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Spokane, Washington  Est. May 19, 1883

As Spokane Public Schools begins implementing security recommendations, armed personnel remain a consideration

The Spokane Public Schools district office at Main Avenue and Bernard Street is seen Tuesday, Sept. 24, 2019.  Jesse Tinsley/THE SPOKESMAN-REVIEW (Jesse Tinsley / The Spokesman-Review)

Spokane Public Schools took the first steps Wednesday night toward implementing some of the safety and security recommendations offered last spring by a national consulting firm.

The Safe Havens report, a 156-page document that was handed to the board last May, was presented in a more digestible form Wednesday night by Associate Superintendent Linda McDermott.

Entitled the “School Safety, Security and Emergency Preparedness Work Plan,” it includes six pages of short- and long-term objectives – some of which have already started moving forward.

The contentious issue of arming professionals or other personnel inside schools remains in the “to be done” column. But it also definitely remains an option – and for some people it’s the main item on the menu.

Two people spoke Wednesday night against adding armed personnel, while McDermott said she hoped to bring as many people to the table and “bring a framework to the conversation.”

The question of adding armed personnel is broached diplomatically on the third page of the work plan. It reads: “Developing an approach to provide armed prevention coverage of District schools, support facilities, and as appropriate, athletic, and special events.”

The Safe Havens report didn’t explicitly recommend armed prevention coverage, but urged the district to consider it.

The issue is likely to remain dormant for at least several months, as three new board members will take their seats in December.

The district also must find money to pay for security enhancements – money that’s already scarce after budget cuts earlier this year. Moreover, Superintendent Shelley Redinger has said that the district will seek input from the community before taking action on the issue.

“We do need to have community engagement,” board member Brian Newberry said. “As soon as we lose that security, education stops.”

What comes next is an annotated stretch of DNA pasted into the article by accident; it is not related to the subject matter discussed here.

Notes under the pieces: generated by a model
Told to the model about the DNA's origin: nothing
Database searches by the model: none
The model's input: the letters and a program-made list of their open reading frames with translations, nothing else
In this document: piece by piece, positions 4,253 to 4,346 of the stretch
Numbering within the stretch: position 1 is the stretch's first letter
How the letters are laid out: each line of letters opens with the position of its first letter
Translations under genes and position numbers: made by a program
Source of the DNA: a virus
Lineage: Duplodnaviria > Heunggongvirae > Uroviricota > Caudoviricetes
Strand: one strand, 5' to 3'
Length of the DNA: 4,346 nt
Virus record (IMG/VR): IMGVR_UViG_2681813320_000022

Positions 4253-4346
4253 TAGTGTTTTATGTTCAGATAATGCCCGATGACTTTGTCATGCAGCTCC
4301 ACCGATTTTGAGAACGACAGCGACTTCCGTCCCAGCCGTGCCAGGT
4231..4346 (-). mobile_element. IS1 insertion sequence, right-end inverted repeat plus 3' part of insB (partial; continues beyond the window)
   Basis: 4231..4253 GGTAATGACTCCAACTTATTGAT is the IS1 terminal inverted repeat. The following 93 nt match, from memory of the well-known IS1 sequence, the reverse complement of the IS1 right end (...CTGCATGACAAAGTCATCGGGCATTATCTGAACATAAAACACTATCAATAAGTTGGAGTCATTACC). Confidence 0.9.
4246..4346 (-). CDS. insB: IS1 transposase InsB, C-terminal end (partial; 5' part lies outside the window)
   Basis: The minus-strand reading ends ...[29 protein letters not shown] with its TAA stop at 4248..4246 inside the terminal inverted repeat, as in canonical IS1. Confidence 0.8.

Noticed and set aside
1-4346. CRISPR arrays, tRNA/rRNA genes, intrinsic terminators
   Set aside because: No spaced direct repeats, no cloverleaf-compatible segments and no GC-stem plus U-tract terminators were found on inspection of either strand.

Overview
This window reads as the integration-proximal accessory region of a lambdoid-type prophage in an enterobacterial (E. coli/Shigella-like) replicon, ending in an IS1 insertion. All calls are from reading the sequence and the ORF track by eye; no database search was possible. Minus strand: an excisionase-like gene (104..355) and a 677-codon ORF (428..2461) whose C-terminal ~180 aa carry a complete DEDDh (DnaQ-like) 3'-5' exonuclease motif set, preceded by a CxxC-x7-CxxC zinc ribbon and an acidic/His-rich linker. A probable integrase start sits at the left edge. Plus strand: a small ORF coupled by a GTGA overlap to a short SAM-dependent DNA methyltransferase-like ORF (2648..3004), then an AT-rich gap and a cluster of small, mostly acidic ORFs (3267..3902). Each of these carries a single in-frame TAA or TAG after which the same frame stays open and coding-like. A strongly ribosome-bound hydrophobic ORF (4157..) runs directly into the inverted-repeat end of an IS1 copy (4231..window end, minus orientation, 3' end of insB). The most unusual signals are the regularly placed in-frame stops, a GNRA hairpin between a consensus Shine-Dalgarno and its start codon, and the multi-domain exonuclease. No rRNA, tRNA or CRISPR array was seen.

A key move will come next month, when the district will begin the recruiting process to hire a new director of campus security, student transportation and risk management.

“When the new director is on board, we will begin engaging the community” on that issue, McDermott said.

But the district is moving forward with some improvements. At a total cost of $60,000 to $75,000, automated external defibrillators are being placed in all schools.

McDermott’s report included 47 line items arranged under four categories: Emergency Management Plans, Training and Drill Programs; Student Welfare and Behavioral Prevention Measures; Emergency Communications, Access Control and Other Security Technologies; and Safety, Security and Emergency Preparedness.

In the first category, the district is already moving ahead with a “more comprehensive all-hazards approach” to school safety, security and emergency preparedness.

The district also is enhancing staff training in identifying behaviors that might indicate violent action by a student or other individual.

Another area of concern – the safety of students during after-hours activities – also is “in process,” according to the document.

McDermott expects to offer another update in January.

“This is a project we will be working on for several years, and I plan to see it through,” McDermott said.